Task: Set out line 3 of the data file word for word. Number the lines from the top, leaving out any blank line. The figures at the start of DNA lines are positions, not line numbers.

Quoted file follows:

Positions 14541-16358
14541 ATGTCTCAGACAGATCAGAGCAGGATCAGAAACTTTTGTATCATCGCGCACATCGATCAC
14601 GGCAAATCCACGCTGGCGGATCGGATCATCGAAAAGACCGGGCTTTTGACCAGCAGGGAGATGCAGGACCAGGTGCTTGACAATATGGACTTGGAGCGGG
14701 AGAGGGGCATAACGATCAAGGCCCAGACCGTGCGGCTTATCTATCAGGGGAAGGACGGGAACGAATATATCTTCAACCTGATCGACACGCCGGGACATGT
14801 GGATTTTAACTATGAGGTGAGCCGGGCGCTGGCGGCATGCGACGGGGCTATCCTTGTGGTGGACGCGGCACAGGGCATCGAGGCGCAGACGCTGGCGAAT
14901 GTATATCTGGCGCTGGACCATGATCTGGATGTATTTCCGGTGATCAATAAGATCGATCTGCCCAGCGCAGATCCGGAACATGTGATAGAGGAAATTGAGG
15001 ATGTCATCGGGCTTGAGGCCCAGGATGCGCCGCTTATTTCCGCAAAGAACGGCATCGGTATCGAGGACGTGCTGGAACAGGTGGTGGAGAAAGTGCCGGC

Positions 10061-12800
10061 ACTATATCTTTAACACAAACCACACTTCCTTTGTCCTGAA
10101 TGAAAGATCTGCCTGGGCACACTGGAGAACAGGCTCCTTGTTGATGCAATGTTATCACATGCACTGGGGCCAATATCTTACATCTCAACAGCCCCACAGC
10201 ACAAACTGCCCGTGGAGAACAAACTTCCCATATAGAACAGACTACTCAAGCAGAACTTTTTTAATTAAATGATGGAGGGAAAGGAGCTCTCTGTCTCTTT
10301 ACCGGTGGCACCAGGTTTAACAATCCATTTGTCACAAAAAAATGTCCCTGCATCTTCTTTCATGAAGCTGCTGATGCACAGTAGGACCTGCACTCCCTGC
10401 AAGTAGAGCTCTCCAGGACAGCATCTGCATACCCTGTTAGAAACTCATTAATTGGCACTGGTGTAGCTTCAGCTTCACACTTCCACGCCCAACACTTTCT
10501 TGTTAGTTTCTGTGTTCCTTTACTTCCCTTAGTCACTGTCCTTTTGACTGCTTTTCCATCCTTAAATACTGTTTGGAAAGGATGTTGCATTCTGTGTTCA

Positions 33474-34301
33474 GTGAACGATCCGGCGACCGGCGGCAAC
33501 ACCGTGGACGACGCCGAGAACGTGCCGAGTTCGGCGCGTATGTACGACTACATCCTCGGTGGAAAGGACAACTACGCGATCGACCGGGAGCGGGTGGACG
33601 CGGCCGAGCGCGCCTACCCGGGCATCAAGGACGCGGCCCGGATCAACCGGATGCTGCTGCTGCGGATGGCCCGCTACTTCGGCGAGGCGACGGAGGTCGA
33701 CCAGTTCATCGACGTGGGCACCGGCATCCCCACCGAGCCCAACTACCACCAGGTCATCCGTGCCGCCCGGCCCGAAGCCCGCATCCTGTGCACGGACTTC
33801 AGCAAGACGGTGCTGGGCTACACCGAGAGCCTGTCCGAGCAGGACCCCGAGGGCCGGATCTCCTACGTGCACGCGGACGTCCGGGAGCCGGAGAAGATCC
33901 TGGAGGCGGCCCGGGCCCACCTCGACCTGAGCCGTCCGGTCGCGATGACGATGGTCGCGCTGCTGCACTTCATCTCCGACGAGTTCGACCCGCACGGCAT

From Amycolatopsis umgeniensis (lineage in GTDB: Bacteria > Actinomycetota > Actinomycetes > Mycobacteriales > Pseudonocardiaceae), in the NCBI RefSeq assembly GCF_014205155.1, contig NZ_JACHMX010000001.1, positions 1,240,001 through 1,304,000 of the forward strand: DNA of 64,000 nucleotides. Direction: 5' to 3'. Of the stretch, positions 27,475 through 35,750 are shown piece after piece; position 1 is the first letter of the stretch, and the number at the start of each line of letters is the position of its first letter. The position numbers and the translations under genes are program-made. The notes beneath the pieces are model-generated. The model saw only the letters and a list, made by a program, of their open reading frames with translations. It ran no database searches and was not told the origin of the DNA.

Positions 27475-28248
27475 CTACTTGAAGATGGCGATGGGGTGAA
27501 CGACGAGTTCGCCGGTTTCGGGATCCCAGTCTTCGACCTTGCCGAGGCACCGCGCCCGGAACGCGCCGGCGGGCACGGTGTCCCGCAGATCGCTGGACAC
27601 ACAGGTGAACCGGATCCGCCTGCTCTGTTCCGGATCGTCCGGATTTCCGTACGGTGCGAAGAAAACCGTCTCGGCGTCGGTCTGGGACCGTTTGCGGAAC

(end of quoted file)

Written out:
14601 GGCAAATCCACGCTGGCGGATCGGATCATCGAAAAGACCGGGCTTTTGACCAGCAGGGAGATGCAGGACCAGGTGCTTGACAATATGGACTTGGAGCGGG